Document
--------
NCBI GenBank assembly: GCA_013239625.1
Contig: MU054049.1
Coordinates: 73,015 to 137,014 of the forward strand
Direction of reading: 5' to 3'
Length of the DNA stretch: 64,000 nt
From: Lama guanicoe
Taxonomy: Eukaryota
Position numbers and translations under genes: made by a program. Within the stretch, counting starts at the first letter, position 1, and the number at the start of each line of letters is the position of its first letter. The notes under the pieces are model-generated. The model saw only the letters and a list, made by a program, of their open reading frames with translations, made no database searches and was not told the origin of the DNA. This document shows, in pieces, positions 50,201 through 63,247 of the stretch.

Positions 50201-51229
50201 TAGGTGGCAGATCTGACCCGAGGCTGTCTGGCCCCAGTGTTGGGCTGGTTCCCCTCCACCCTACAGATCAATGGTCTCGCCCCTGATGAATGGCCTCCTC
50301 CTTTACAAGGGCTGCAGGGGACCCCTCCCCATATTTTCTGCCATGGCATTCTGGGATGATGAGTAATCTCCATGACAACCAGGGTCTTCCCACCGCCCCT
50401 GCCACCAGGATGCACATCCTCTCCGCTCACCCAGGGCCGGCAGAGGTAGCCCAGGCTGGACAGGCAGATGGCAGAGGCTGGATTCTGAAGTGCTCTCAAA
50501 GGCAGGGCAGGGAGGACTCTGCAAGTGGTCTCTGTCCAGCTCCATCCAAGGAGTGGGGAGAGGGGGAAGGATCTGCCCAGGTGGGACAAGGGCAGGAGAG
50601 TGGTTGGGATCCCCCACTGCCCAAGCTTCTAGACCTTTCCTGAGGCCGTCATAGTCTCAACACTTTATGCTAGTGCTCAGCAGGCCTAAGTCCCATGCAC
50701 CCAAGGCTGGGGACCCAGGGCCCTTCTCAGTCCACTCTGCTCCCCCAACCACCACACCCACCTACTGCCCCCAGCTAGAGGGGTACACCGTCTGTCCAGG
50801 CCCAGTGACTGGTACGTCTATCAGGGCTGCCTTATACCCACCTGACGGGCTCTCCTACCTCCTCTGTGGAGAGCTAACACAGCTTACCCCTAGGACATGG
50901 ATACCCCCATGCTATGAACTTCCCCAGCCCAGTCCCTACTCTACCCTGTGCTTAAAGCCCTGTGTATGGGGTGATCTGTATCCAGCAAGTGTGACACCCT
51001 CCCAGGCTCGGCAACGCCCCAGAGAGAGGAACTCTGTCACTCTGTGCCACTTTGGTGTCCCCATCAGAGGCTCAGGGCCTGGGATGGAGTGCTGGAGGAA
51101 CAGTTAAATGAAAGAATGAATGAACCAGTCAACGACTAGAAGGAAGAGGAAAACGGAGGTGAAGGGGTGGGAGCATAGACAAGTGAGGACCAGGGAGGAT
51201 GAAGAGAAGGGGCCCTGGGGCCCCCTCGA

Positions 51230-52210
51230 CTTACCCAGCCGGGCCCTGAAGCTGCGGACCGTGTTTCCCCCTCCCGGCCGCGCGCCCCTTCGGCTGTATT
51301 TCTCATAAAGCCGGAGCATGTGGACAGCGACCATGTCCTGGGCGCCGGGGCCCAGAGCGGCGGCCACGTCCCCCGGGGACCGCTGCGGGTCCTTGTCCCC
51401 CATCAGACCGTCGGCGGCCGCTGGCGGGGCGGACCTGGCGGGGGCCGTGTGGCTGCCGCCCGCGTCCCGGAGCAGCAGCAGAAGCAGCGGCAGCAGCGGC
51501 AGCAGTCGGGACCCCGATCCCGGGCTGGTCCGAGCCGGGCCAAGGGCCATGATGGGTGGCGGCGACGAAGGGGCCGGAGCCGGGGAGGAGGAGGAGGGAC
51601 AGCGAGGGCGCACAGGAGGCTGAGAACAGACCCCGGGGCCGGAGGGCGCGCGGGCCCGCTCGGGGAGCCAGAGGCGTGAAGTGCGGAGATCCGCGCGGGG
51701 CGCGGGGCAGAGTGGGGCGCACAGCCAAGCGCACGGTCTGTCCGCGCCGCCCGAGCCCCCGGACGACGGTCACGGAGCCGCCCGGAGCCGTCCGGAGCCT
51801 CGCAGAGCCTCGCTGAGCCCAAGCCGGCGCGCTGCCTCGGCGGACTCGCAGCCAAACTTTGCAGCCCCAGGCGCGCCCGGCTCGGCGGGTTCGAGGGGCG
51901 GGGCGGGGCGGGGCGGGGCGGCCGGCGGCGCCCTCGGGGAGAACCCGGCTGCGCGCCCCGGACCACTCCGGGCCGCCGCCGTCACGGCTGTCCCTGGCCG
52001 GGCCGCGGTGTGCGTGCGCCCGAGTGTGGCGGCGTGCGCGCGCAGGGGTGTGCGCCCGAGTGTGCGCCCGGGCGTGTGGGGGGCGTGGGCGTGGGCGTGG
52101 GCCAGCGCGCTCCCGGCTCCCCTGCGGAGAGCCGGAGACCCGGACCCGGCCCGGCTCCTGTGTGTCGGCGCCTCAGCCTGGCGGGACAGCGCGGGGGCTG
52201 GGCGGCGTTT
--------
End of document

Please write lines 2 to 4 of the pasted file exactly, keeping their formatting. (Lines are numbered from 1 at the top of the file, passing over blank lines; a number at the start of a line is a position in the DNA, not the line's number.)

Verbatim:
Contig: MU054049.1
Coordinates: 73,015 to 137,014 of the forward strand
Direction of reading: 5' to 3'